K-1 HERO'S in Seoul 11/5/05 Seoul, South Korea Olympic Gymnasium
Un Sik Song vs. Michihisa Asano R1 3:40. Song had a considerable reach advantage, but seemed comfortable fighting from his back. Asano was fiery with good takedowns, but a bit impetuous. Song hurt him with an up kick, but Asano recovered with a takedown before he could secure his back for the rear naked choke. Asano exposed his arm punching to set up a pass into side mount. He withstood the ensuing triangle for a while, leading to one of the wickedest submissions ever. Song transitioned into the arm bar, essentially flipping Asano over with a headscissors. As Asano didn’t cooperate with the momentum, his arm dragged his body in a brutal manner that looked sure to dislocate something.
Hiroyuki Takaya vs. Do Hyeong Kim 2R. Takaya had good hands, but Kim was forced to stand with him if Takaya wanted. Though Kim kept looking for the takedown, Takaya would stop it and either fall on top for his own takedown or back up and keep it standing. Takaya did most of his damage in R1 with ground and pound, busting Kim’s nose up badly. Kim got his only takedown at the outset of R2, but Takaya popped back to his feet when Kim got off him preparing to strike. After that it was really all downhill for Kim, as Takaya mixed punches and clinch knees, further opening the cut, which now seemed to engulf his face as blood was smeared everywhere for the proverbial crimson mask. Average match.
Jong Man Kim vs. Atsushi Yamamoto R2 4:25. Yamamoto got the takedown, defended a triangle and arm bar, and took Kim’s back after slipping out of a headlock. Yamamoto tried for a rear naked choke for the final three minutes, but Kim defended his neck at all costs, which meant taking punch after punch until the bell gave him a reprieve. Boxing is Kim’s secondary skill next to judo, so when he started R2 with a flurry of punches (that largely missed) Yamamoto shot for the takedown, but was guillotined. Once Yamamoto slipped his neck out it could have been another round of eating punches for Kim, but he swept Yamamoto when he tried to mount. The Korean crowd went nuts for Kim’s ground and pound, which was quite effective as Yamamoto didn’t bother to control his upper body, simply allowing him to drop towering hammerfists on him until he completed the dramatic comeback by attaining the stoppage. Good match.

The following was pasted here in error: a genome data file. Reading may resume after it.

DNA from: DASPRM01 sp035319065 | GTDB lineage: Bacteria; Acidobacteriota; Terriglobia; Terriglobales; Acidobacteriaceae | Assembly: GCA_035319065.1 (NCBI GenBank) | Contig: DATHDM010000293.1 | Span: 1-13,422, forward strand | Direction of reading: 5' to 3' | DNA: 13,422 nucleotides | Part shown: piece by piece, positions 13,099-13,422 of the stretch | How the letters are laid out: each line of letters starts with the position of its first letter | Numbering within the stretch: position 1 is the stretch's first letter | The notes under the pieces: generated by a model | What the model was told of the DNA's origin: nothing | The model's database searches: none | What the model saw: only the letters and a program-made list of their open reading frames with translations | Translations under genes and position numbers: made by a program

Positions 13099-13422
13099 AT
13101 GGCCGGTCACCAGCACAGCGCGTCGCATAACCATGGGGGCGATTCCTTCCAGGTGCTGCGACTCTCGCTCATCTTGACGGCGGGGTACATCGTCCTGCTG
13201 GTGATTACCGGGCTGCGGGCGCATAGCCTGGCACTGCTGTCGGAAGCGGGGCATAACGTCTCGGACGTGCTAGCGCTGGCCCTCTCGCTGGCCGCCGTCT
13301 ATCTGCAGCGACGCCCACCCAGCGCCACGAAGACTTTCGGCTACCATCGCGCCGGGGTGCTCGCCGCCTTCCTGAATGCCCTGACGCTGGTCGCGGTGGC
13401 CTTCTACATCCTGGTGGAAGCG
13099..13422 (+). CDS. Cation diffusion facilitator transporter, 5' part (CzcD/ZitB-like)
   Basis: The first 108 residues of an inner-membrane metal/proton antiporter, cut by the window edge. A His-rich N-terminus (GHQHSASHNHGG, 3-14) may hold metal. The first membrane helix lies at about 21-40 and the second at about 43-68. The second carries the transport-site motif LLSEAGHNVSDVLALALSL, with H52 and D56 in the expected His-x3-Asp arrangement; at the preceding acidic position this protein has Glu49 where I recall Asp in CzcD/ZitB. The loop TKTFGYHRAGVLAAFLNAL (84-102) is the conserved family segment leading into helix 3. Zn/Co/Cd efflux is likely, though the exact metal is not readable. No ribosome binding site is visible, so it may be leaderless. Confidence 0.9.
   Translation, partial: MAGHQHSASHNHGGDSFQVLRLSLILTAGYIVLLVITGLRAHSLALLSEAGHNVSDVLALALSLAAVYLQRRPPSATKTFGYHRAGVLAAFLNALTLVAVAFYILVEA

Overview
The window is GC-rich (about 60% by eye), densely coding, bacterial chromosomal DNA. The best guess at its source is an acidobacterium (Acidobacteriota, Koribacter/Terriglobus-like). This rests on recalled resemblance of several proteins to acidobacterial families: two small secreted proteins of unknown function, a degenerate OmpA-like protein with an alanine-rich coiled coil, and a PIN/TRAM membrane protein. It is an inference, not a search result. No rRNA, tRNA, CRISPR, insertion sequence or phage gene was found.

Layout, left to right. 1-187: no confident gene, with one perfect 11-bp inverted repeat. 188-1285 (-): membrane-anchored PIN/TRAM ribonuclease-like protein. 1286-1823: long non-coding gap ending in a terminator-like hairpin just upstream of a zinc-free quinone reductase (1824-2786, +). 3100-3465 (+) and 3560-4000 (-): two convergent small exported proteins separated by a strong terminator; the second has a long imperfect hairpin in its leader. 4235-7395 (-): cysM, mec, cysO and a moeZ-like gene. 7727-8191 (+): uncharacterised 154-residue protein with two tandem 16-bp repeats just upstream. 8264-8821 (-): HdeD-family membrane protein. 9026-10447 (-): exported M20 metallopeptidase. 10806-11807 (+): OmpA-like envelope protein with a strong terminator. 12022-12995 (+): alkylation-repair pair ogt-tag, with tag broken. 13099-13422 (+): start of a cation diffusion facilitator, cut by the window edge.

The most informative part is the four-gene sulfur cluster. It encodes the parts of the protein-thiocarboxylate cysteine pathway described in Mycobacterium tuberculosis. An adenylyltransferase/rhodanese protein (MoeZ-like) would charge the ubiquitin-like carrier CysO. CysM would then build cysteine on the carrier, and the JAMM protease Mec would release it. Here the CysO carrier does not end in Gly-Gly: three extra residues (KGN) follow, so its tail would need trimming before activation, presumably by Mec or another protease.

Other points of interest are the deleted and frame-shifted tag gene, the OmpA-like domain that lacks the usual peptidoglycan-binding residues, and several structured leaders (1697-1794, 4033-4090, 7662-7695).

Shungo Oyama vs. Sub Kwak Yun 1R 1:14. Oyama got the takedown and went for the Achilles lock. Yun saw it coming and tried to kick Oyama with his free leg, but Oyama exploded into the submission when the kick was coming, causing it to miss and Yun to have to tap almost immediately.
Kiuma Kunioku vs. Jung Hwan Cho 1R 2:01. Textbook win for Kunioku, taking his opponent down, passing into rear mount, flattening them out and choking away.
Kristof Midoux vs. Jun Soo Lim R1 0:50. Thankfully it was short, as a Kristof match of any length is rarely even Midouxocre. Midoux rocked Lim with a few knees from the clinch until he fell then punched his downed opponent for the stoppage.
Yushin Okami vs. Myeon Ju Lee R1 4:14. Lame fight. Okami scored the quick takedown and once he mounted that was it for Lee. Lee repeated bridged - apparently this technique was the only one he knew - as if that was going to buck Okami off.. In the meantime, Okami landed punch after punch until Lee’s corner threw the towel in.